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Firstly, I'm starting to use StructureMap, but an example in any DI framework will do.

I have a class as so,

public class GeoData
{
   public List<Country> GetCountries()
   {
      IDbConnection con = new SqlConnection(ConfigurationManager.ConnectionString["GeoDataConnection"])    
      //Sql stuff to return countries from a database
   }
}

It's a simplistic view of what the class actually looks like, but essentially, that's it.

Now, I have a new requirement. I need to be able to change connectionstring either on class initialization or on method. E.g.

public void Do()
{
   var geoData = new GeoData();

   if(x)
   {
      geoData.ConnectionString = ConfigurationManager.ConnectionString["LIVEGeoDataConnection"]);
   }
   else
   {
      geoData.ConnectionString = ConfigurationManager.ConnectionString["STAGINGGeoDataConnection"]);
   }

   geoData.GetCountries();
}

Is there a better solution for this using dependency injection? How would you you do this using a DI framework of your choice?

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6 Answers 6

up vote 4 down vote accepted

Simple, you don't need a framework. Just have an overloaded constructor for your GeoData class.

GeoData geo = new GeoData(yourConnString);

The string is your dependency. As it is not a complex type, you got your dependency injection right there.

DI is no rocket science, though some may like you to believe that.

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Yea, thats another soltuion, just wondering if there was a better way. –  Jaimal Chohan Nov 15 '09 at 15:05
    
That is dependency injection. Just without using an elaborate framework. –  Wim Hollebrandse Nov 15 '09 at 15:10
1  
@Wim - you're correct that you don't have to use a DI framework, but the string is not your dependency; the data access is. Passing in a string does not allow you to unit test business logic in GeoData without a database. A quick fix might be to pass in IDbConnection (also permits reusing connections). A better option might be: martinfowler.com/eaaCatalog/repository.html –  TrueWill Nov 15 '09 at 15:31
    
Yes, but in this instance the data access dependency constitutes the connection string. That's what the OP wanted. Nothing was mentioned about multiple DB support. If you want to allow for multiple DB platforms, then yes, IDbConnection might be the correct interface to inject. Personally not so sure about using IDbConnection for that, as the responsibility to now Close the connection has been shifted to the container. Or has it? That's the point. –  Wim Hollebrandse Nov 15 '09 at 15:35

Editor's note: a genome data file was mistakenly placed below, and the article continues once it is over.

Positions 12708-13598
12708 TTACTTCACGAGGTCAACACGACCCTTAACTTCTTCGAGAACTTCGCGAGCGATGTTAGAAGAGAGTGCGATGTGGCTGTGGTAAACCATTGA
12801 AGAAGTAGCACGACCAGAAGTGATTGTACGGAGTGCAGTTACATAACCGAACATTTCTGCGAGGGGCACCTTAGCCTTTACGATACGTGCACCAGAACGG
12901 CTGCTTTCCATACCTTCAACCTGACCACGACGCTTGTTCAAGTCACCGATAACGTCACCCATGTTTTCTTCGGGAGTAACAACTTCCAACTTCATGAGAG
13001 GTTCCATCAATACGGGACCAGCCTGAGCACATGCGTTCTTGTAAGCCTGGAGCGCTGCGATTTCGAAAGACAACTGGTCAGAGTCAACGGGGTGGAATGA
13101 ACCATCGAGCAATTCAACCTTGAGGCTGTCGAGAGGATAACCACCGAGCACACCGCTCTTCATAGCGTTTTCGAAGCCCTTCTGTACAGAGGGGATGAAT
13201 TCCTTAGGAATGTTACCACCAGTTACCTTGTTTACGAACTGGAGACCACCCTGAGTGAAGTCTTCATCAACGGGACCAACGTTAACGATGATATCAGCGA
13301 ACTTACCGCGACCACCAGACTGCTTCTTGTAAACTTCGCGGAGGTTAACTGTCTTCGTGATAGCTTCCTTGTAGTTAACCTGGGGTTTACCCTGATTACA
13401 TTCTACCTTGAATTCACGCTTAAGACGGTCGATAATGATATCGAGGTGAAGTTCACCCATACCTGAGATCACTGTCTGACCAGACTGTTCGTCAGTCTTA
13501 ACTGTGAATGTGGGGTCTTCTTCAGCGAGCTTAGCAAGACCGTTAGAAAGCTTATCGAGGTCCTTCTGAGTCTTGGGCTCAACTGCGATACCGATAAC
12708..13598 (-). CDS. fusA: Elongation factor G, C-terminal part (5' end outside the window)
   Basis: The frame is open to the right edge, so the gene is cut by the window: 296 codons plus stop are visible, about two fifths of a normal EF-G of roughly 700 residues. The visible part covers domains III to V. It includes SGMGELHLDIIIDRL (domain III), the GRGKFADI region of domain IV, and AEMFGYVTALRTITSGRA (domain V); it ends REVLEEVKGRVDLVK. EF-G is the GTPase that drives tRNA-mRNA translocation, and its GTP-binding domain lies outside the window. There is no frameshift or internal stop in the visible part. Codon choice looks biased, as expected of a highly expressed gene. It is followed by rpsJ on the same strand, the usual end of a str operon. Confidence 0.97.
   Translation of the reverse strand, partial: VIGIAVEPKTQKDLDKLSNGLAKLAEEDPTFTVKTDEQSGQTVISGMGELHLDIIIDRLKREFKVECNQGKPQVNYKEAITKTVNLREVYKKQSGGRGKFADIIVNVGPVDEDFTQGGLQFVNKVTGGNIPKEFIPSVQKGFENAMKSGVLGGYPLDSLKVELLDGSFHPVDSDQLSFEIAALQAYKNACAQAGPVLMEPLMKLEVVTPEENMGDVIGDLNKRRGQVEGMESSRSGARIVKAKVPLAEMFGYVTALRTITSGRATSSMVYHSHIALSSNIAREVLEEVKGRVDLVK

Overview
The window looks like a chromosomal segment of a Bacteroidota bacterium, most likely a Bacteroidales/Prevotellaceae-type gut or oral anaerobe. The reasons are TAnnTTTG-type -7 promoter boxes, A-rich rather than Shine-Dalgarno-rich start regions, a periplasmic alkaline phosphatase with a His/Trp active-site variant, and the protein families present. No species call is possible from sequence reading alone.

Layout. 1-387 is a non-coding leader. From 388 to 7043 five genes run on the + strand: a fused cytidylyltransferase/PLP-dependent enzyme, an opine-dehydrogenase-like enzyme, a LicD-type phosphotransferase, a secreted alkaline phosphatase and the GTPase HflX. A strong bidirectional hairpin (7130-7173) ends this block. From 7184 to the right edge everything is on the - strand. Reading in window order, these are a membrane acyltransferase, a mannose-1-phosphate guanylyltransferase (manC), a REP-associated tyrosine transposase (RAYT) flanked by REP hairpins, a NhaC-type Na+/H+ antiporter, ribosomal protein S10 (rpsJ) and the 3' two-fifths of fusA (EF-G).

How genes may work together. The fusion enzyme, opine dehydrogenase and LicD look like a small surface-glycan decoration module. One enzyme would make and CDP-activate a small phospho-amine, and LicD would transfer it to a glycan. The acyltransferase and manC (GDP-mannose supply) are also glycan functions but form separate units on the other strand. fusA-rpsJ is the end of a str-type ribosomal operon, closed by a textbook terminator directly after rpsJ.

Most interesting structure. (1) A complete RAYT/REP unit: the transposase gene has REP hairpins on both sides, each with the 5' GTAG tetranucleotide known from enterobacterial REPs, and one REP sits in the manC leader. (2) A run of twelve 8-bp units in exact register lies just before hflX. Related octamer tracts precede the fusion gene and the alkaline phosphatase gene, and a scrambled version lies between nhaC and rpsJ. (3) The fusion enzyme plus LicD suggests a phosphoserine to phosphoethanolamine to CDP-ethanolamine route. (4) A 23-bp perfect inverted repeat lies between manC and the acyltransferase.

I think this was one of those brain dead moments for me, becuase whilst sitting on the loo (where all great revelations occur) I remembered I already have my own interface driven data access classes, and all I have todo was pass in a custom instance of my IDbFactory class. –  Jaimal Chohan Nov 15 '09 at 22:06

Technically, Wim Hollebrandse has already answered your question, but I just wanted to point out that I would personally do it another way because I don't like having to pass the connection string in each time I instantiate the class. I realize that you have a default constructor, but I think we could make this a little cleaner, still.

First, I'd create a static class for getting your connection, as follows:

public static class ConnectionFactory
{
    public static IDbConnection GetConnection()
    {
        return GetConnection(ConfigurationManager.ConnectionString["GeoDataConnection"]);
    }

    public static IDbConnection GetConnection(string connectionString)
    {
        return new SqlConnection(connectionString);
    }
}

Then, I'd use it like this:

public class GeoData
{
   public List GetCountries()
   {
      using (IDbConnection con = ConnectionFactory.GetConnection())
      {
        //Sql stuff to return countries from a database
      }
   }
}

With this approach, if the default connection string changes, you need only change one line of code, rather than going to each line that referenced the connection string from your configuration file. It does, however, provide you with the ability to override the connection string, if necessary.

Hope that helps...

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Necropheliac comment of the day - how do you close and dispose of the connection? –  Oskar Austegard Jun 21 '13 at 4:08
    
@OskarAustegard I'd just put it in a using statement. IDbConnection implements IDisposable, so that would be the easiest way. –  senfo Jun 22 '13 at 0:11
    
Suggest updating the example to indicate that –  Oskar Austegard Jun 25 '13 at 12:54